This study goes beyond preventing prostate cancer from developing. Instead, the goal of the study is to enroll 900 men with advanced prostate cancer (spread beyond the gland) and explore the life-prolonging effects of intense exercise.
Dr. Fred Saad of the Centre is leading the international experiment, done in collaboration with Robert Newton, professor at the Edith Cowan University Exercise Medicine Research Institute in Australia. The study has already begun enrolling men in Ireland and Australia, and eventually 60 sites will be involved in recruiting patients into it. Dr. Saad has such faith in exercise that he describes it as acting like an anticancer drug in the battle against existing metastatic disease. Think about it: if you had cancer that had spread to your bones, would you add exercise into your treatment program if you knew it could help control the disease progression?
According to Dr. Saad, the men in the study will continue on their medical protocol. According to the study design, half will receive psychosocial support with general exercise guidelines and recommendations to do with as they wish. The other half will participate in a specially designed workout that includes an hour a day of supervised aerobic and resistance training for three days each week (for the first 12 months). At the start of the second year, they will hopefully continue on their own. Both groups will be tracked in terms of their quality of life, and physical measures (blood samples and muscle biopsies) will be used to analyze the benefits of exercise.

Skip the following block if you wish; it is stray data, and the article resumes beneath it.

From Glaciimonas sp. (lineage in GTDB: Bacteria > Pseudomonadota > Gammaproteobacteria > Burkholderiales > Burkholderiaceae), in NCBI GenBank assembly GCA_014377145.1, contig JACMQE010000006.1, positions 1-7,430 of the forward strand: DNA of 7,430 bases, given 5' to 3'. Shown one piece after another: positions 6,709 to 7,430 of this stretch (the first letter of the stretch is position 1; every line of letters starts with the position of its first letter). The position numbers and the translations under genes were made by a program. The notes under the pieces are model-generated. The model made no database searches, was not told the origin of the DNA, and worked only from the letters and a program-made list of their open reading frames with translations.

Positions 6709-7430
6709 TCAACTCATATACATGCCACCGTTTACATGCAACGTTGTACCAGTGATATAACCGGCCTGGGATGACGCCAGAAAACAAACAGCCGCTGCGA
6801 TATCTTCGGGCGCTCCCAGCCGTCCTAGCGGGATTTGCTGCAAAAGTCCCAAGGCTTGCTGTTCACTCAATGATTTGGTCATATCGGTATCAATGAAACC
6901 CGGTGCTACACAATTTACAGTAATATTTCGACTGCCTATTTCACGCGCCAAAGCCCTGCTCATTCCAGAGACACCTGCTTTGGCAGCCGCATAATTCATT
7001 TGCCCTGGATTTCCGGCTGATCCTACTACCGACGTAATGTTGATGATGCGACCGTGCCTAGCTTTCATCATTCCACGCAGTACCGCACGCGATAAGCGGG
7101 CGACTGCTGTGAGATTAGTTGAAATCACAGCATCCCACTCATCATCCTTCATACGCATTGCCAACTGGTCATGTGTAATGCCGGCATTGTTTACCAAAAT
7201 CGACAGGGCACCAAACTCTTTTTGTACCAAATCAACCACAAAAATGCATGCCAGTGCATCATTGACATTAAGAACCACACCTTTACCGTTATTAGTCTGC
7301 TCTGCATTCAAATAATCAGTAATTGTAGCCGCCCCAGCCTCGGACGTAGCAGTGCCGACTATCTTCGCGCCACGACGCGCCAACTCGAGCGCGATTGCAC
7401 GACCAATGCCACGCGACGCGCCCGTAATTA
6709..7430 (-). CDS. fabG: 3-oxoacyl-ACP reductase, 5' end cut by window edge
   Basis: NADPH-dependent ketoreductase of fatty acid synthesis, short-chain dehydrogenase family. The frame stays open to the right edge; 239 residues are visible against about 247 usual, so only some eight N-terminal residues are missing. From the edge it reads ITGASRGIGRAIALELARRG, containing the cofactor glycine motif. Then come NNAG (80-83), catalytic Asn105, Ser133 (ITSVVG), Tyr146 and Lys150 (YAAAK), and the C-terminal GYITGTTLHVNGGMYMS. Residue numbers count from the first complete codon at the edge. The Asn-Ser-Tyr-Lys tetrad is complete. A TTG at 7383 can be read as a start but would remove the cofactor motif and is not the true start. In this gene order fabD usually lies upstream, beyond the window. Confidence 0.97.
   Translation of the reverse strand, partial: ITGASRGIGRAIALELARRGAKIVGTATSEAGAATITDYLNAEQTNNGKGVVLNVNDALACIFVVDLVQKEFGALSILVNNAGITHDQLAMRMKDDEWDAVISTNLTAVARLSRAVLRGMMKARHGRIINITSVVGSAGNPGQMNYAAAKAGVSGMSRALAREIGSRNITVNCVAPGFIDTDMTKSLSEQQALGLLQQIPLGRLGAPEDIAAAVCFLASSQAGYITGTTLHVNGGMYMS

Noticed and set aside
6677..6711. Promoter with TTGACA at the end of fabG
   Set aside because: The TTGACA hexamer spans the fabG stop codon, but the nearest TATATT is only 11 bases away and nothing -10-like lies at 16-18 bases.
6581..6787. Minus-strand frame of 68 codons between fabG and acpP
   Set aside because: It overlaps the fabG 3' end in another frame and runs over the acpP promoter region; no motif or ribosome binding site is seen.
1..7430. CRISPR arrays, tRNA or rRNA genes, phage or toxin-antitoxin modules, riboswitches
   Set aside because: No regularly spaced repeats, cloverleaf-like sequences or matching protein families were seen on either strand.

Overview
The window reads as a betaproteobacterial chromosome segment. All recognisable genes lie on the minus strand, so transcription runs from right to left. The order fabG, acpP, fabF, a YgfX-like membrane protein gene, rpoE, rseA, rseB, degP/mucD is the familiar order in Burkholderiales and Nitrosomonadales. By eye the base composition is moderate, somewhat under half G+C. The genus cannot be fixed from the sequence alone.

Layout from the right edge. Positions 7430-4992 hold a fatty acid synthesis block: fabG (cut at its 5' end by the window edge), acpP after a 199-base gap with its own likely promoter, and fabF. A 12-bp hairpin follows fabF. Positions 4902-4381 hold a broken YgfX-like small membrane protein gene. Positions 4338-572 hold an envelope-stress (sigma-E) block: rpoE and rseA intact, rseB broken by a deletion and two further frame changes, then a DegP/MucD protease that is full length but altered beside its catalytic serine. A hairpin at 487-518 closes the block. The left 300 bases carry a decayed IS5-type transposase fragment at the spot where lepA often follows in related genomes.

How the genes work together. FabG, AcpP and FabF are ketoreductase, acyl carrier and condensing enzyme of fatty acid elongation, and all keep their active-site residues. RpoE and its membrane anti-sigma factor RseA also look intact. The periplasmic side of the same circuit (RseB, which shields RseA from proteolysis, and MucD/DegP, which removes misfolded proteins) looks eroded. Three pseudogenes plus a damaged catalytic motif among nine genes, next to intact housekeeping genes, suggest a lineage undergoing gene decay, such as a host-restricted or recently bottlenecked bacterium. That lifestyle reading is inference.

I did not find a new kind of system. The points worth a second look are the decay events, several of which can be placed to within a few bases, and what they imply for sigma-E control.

Professor Newton explained, “We will evaluate quality of life, appetite, and treatment tolerance in relation to their improved physical condition.” According to Dr. Saad, “People with cancer develop all sorts of complications related to metastases, such as fractures or severe pain. It is hoped that exercise will strengthen muscles and bones.” In addition to helping patients do better with their therapy, Drs. Saad and Newton’s main hypothesis is that exercise has a direct impact on the prostate cancer cells themselves. If so, this clinical study will add greatly to the evidence that for men with advanced prostate cancer, exercise extends life while boosting quality of life.
If you know someone with advanced prostate cancer who might be interested in participating, you can get more information on the clinical trial locations at http://www.ClinicalTrials.gov: https://clinicaltrials.gov/ct2/show/NCT02730338?term=INTERVAL+and+prostate+cancer&rank=2.
NOTE: This content is solely for purposes of information and does not substitute for diagnostic or medical advice. Talk to your doctor if you are experiencing pelvic pain, or have any other health concerns or questions of a personal medical nature.
[i] Kenfield SA, Van Blarigan EL, Panchal N, Bang A et al. Feasibility, safety, and acceptability of a remotely monitored exercise pilot CHAMP: A Clinical trial of High-intensity Aerobic and resistance exercise for Metastatic castrate resistant Prostate cancer. Cancer Med. 2021 Nov;10(22):8058-8070.
[ii] Newton RU, Kenfield SA, Hart NH, Chan JM et al. Intense Exercise for Survival among Men with Metastatic Castrate-Resistant Prostate Cancer (INTERVAL-GAP4): a multicentre, randomised, controlled phase III study protocol. BMJ Open. 2018 May 14;8(5):e022899.
[iii] Kenfield et al, Ibid.
[iv] “Exercise, Future Anticancer Therapy?” Eureka Alert, May 24, 2016. http://www.eurekalert.org/pub_releases/2016-05/uomh-efa052016.php